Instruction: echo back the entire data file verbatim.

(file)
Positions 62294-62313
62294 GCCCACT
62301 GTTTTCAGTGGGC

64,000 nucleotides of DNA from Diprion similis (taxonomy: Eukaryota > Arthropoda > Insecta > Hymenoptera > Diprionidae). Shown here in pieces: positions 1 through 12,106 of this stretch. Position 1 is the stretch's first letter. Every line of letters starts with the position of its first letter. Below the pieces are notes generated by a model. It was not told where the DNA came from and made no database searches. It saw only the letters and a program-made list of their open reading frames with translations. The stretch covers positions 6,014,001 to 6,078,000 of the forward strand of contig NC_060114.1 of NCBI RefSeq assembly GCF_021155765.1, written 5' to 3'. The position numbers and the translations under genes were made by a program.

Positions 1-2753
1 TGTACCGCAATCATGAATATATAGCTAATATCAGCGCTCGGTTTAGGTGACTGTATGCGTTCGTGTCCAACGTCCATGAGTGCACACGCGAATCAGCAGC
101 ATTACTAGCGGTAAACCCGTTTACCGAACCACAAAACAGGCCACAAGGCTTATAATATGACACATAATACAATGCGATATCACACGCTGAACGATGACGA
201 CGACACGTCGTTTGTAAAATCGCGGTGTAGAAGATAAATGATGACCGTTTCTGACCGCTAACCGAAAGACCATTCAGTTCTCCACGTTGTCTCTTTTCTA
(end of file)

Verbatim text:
Positions 62294-62313
62294 GCCCACT
62301 GTTTTCAGTGGGC

64,000 nucleotides of DNA from Diprion similis (taxonomy: Eukaryota > Arthropoda > Insecta > Hymenoptera > Diprionidae). Shown here in pieces: positions 1 through 12,106 of this stretch. Position 1 is the stretch's first letter. Every line of letters starts with the position of its first letter. Below the pieces are notes generated by a model. It was not told where the DNA came from and made no database searches. It saw only the letters and a program-made list of their open reading frames with translations. The stretch covers positions 6,014,001 to 6,078,000 of the forward strand of contig NC_060114.1 of NCBI RefSeq assembly GCF_021155765.1, written 5' to 3'. The position numbers and the translations under genes were made by a program.

Positions 1-2753
1 TGTACCGCAATCATGAATATATAGCTAATATCAGCGCTCGGTTTAGGTGACTGTATGCGTTCGTGTCCAACGTCCATGAGTGCACACGCGAATCAGCAGC
101 ATTACTAGCGGTAAACCCGTTTACCGAACCACAAAACAGGCCACAAGGCTTATAATATGACACATAATACAATGCGATATCACACGCTGAACGATGACGA
201 CGACACGTCGTTTGTAAAATCGCGGTGTAGAAGATAAATGATGACCGTTTCTGACCGCTAACCGAAAGACCATTCAGTTCTCCACGTTGTCTCTTTTCTA